Back in the dark ages of video games, I got hooked on a couple of games. The first was Colossal Cave Adventure, the grand-daddy of all text-based games. I, along with others, spent hours in the Tabor College computer lab typing stuff like:
This addiction led to Zork, still text-based but a much more difficult game. As a visual learner, it became difficult for me to wrap my head around the many rooms, levels and hallways. Being a geography nerd, I created a series of maps to assist in getting around. The maps also were a great way to add new information gleaned from conversation with others.
Okay. We get it. You were a video game nerd in college. So what?
Pretty simple. What was going on, even though I didn’t know it, was that I was creating detailed mental maps of a specific place. Granted, the place was fictional but I was still able to visualize a geographic place in my head and create two-dimensional map to represent that visualization.
I was already practicing one of the required social studies standards/indicators in many states:
The student uses mental maps to answer questions about the location of physical and human features.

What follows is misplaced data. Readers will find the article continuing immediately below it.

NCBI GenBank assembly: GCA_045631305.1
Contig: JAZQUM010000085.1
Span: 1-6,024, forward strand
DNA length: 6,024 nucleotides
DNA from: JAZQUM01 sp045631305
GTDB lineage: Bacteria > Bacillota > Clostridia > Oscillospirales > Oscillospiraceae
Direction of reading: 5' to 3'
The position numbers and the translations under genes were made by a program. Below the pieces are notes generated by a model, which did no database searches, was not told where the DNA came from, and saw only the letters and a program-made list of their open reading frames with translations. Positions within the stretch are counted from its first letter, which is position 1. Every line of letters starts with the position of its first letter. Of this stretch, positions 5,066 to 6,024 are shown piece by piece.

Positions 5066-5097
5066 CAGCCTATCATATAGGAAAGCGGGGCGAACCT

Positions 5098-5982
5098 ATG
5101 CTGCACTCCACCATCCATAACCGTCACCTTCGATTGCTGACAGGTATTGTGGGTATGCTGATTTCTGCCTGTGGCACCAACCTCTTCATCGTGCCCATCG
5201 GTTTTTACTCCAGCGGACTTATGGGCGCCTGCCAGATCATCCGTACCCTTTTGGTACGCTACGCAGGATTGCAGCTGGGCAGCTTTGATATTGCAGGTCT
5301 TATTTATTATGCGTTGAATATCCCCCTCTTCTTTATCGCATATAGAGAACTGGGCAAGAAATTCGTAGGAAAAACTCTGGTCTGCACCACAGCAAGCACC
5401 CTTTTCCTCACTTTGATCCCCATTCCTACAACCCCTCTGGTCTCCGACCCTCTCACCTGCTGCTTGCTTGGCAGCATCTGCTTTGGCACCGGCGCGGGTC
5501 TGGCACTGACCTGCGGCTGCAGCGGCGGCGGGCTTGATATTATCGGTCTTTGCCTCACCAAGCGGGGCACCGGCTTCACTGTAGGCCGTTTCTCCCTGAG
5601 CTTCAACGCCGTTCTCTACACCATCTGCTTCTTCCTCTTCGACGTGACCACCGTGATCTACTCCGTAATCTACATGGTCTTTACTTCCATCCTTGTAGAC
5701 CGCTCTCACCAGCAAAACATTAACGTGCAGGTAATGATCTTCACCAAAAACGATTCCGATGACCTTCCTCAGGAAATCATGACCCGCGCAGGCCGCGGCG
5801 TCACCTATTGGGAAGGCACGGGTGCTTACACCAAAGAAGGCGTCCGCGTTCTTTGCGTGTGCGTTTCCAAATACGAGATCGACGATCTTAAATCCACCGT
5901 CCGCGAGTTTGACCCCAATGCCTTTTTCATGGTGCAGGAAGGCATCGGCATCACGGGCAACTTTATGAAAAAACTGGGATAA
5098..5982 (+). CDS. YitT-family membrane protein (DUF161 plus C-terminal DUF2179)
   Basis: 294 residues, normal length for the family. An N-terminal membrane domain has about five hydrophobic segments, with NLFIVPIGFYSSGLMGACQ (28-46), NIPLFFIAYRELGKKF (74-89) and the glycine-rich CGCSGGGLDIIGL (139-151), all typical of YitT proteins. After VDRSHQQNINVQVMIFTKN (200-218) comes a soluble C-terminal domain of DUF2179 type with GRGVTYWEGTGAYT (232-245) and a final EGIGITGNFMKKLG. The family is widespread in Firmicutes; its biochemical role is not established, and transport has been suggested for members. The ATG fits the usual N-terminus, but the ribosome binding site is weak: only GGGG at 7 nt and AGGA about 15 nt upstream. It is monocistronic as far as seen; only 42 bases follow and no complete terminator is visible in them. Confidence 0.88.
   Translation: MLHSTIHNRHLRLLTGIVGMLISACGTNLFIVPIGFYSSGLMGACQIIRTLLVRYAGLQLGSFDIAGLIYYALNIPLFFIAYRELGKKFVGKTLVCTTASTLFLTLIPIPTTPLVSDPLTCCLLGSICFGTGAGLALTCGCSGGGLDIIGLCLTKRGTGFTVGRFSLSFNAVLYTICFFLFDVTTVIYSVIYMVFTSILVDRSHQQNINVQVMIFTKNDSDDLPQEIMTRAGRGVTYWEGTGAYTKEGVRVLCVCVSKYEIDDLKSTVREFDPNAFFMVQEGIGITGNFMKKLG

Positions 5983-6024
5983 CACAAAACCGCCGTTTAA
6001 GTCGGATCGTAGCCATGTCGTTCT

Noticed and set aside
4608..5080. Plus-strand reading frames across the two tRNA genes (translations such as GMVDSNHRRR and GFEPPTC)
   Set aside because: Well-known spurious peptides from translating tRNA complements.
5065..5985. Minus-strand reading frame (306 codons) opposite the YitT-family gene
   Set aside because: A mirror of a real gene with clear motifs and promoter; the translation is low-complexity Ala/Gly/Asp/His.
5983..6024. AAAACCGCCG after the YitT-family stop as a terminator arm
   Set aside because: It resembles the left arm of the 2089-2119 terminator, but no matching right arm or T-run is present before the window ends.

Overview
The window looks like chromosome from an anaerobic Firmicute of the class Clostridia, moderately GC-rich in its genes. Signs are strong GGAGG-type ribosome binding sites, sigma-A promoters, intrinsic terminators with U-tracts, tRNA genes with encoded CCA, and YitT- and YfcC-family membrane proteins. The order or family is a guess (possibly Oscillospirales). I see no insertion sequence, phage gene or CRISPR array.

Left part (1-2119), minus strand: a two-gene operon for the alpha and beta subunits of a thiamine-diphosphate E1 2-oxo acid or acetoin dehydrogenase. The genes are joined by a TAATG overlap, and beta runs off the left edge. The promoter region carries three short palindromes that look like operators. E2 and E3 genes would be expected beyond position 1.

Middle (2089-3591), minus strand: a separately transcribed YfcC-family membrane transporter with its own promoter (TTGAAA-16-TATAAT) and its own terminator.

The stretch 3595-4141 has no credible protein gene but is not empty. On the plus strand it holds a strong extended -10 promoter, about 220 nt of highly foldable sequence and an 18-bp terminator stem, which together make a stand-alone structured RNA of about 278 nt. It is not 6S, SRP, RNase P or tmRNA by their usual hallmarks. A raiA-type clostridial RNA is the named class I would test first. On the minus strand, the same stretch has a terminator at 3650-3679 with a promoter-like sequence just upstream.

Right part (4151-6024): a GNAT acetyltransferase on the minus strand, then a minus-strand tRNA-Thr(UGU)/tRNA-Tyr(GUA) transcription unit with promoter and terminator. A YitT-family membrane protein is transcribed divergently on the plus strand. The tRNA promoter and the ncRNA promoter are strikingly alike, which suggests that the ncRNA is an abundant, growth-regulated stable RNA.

The problem is getting kids to practice creating mental and actual maps with our traditional content. It’s hard to suck kids into geography.
But I recently ran across a fun website that would have been incredibly useful several decades ago:
Mapstalgia – Video Game Maps Drawn from Memory
The site has a ton of maps based on a variety of video games. Think about this for a minute. How might you use video game maps to help kids develop their ability to create mental maps?
These types of maps provide a nice way to teach mental mapping skills – relationships between places, geographic tools, location, scale, cause and effect. Use Mapstalgia to hook your students into thinking about maps and geography.
Have them create the own game maps. Have them compare and contrast maps of the same game. Ask them to think about what a good map must have on it to be a good map. Ask them how maps can be used to “lie” about reality. Ask groups of kids to compare game maps with actual maps.
No matter what you do, feel free to use video game maps to introduce geography concepts and processes to your kids.